However, most service establishing bylaws do not contain terms and conditions for withdrawal as this is optional content. Where there are no provisions for service withdrawal explicitly stated in the bylaw, a participant may leave the service with consent of two-thirds of the participants. Where the participants cannot come to agreement, there are dispute resolution provisions in the Local Government Act that deal specifically with service withdrawal.
- Learn more about service reviews and service withdrawal
- Learn more about optional content in service establishing bylaws
Special regulation to exempt some amendments from Inspector Approval
The Regional Districts Establishing Bylaw Approval Exemption Regulation allows regional district service establishing bylaws to be amended without Inspector of Municipalities' approval where either of the following apply:
- Service area boundary amendments - at least 50% of the parcels representing at least 50% of net taxable value of land and improvements to be added or removed from the service have signed a petition to request the change
- Increase to the maximum requisition - the amount of the increase is less than or equal to 25% of the requisition amount on the date the original bylaw was adopted or the date five years before the date of third reading of the amendment bylaw (whichever is later)
These amendment bylaws still require consent from two-thirds of the participants in the service before adoption and must still be sent to the Ministry of Municipal Affairs for filing. Ministry staff will review the bylaw for consistency with the regulation.
When submitting a bylaw under this regulation, the regional district would provide:
- A cover letter indicating that the regulation is being used
- Copies of consent from at least two-thirds of the participants in the service
- the corporate officer's certificate of sufficiency for the petition (if the amendment is to add or remove property)
As with most local government bylaws, there must be one day between third reading and adoption of the amendment bylaw.
Regional district continued Service Conversion Bylaws
Prior to 1989, regional districts' core powers were provided in their letters patent (constituting documents). Therefore, they could only establish new services by:
- Applying to Lieutenant Governor in Council to amend letters patent to augment or add a regional district's function
- Adopting a specified area bylaw to provide services to small communities within unincorporated rural areas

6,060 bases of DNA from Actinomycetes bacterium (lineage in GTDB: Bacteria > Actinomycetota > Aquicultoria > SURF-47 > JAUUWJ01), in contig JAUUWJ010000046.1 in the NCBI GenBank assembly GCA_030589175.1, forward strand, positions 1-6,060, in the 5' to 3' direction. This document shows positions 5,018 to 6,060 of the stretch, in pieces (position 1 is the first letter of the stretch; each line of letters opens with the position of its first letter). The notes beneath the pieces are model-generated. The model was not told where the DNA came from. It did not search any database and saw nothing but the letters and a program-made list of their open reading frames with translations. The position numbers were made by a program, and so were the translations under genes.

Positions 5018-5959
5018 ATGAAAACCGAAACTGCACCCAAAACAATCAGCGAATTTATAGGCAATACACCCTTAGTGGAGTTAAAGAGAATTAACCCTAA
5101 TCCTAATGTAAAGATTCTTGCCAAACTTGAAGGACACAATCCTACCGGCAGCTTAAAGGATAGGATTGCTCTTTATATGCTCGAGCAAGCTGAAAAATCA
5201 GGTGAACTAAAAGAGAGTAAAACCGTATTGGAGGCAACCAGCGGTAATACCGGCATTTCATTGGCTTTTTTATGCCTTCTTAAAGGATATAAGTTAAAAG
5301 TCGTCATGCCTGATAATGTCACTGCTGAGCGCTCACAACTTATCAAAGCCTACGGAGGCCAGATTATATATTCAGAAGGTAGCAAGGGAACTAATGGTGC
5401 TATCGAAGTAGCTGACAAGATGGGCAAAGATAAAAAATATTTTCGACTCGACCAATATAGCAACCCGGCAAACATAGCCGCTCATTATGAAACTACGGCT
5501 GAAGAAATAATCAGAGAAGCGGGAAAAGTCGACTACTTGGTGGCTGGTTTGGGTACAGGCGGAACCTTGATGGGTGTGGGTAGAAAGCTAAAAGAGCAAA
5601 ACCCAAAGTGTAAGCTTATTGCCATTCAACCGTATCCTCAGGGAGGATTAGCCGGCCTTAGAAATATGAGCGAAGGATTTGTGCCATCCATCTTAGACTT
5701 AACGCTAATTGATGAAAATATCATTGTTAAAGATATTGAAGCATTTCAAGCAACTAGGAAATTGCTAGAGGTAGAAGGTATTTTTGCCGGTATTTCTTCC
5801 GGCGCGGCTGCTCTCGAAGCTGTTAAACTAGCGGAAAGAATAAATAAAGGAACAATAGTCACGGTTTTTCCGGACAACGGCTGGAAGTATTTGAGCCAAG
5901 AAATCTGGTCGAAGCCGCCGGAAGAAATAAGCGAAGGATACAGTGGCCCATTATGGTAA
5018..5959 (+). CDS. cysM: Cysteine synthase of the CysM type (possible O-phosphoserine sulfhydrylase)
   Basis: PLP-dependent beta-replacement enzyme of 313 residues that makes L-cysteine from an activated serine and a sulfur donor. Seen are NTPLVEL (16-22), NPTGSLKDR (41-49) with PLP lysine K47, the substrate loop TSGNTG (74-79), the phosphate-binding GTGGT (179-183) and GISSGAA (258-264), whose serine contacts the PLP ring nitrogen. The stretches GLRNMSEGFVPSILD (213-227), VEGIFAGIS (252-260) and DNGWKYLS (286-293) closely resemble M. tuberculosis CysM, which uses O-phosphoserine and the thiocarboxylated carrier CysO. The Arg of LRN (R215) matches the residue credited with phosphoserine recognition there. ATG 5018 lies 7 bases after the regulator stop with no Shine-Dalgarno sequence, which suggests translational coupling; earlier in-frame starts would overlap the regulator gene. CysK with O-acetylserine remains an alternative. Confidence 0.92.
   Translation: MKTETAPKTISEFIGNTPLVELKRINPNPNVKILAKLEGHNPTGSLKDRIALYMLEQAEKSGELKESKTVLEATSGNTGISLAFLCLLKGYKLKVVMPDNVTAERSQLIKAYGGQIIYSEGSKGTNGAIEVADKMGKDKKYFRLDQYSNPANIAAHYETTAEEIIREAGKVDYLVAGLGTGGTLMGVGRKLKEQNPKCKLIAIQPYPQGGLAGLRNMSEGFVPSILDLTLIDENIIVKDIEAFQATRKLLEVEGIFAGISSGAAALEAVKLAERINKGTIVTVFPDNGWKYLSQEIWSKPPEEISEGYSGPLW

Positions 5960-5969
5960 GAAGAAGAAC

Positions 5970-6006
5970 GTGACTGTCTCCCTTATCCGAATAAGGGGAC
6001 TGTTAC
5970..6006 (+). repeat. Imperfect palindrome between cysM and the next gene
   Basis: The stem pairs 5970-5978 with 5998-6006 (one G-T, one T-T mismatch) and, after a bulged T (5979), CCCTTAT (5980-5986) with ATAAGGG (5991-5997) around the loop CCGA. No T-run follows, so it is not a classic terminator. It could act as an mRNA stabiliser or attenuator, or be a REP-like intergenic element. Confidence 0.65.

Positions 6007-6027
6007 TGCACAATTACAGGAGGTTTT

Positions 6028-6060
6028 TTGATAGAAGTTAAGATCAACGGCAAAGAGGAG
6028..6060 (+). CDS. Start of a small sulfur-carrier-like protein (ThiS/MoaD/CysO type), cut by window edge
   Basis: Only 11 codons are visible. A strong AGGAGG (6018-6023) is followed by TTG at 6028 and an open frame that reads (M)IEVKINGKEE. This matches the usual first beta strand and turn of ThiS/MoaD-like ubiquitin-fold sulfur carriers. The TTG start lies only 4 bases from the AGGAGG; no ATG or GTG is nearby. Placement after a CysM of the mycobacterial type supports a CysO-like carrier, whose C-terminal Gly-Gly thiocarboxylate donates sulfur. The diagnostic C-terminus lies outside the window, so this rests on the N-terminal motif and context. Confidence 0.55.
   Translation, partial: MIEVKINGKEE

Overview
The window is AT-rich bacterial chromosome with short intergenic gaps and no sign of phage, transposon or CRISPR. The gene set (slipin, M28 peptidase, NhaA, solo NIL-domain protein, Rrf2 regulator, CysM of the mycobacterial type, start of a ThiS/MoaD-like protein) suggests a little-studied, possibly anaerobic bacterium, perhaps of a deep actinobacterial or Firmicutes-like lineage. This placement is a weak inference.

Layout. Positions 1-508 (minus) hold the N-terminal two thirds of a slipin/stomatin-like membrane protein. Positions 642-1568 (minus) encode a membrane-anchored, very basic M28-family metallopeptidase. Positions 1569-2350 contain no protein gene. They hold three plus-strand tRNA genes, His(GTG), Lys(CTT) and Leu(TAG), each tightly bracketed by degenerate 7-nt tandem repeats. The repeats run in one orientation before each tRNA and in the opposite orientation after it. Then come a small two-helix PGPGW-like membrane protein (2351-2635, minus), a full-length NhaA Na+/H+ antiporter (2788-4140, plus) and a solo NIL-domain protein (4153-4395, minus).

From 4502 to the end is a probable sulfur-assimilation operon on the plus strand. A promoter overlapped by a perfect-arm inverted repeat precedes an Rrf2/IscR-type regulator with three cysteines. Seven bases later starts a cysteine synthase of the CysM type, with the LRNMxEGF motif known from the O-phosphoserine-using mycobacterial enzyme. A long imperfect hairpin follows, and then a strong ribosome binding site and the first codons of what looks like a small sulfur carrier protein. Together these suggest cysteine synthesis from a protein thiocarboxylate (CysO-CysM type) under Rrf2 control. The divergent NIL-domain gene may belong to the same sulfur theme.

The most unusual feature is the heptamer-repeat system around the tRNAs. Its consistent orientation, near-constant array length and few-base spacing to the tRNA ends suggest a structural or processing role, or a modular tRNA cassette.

In 1989, regional districts were authorized to adopt service establishing bylaws meaning they could choose from a menu of powers provided in legislation and establish these services by bylaw. While regional districts no longer have to apply for supplementary letters patent or adopt specified area bylaws, some regional district services, called "continued services," are still provided under these original authorities.
Because continued services no longer meet the requirements of the legislation, any amendment or repeal requires the continued service to be first converted to a service establishing bylaw, which requires approval of the Inspector of Municipalities.
Process to convert a continued service
The process to convert a regional district continued service is similar to the process of amending a regional district service establishing bylaw, with a few differences:
- The bylaw that converts the continued service must include all the current legislated content for a service establishing bylaw under section 339 of the Local Government Act -- many supplementary letters patent and specified area bylaws may be missing information as they predate some of the legislated requirements
- The bylaw that converts the continued service should specifically identify that it is a continued service that is being converted to a service establishing bylaw -- an example of this wording is: "The function of [PURPOSE] as granted by Division ### (if applicable) of Supplementary Letters Patent dated [MM/DD/YY] is hereby converted and established as the [SERVICE NAME]."
The process to convert a regional district continued service is:
- Service establishing bylaw to convert a continued service drafted and board gives it three readings
- Two-thirds of the participants in the service provide consent
- Provincial review and statutory approval by the Inspector of Municipalities (six to eight weeks)
- Period during which bylaw can be challenged by applying to Supreme Court (one month)
- Adopted bylaw submitted to the Ministry of Municipal Affairs for its records
Given these bylaws can be complicated, provincial government staff are available to conduct a preliminary review prior to bylaw being moving forward to convert a continued service.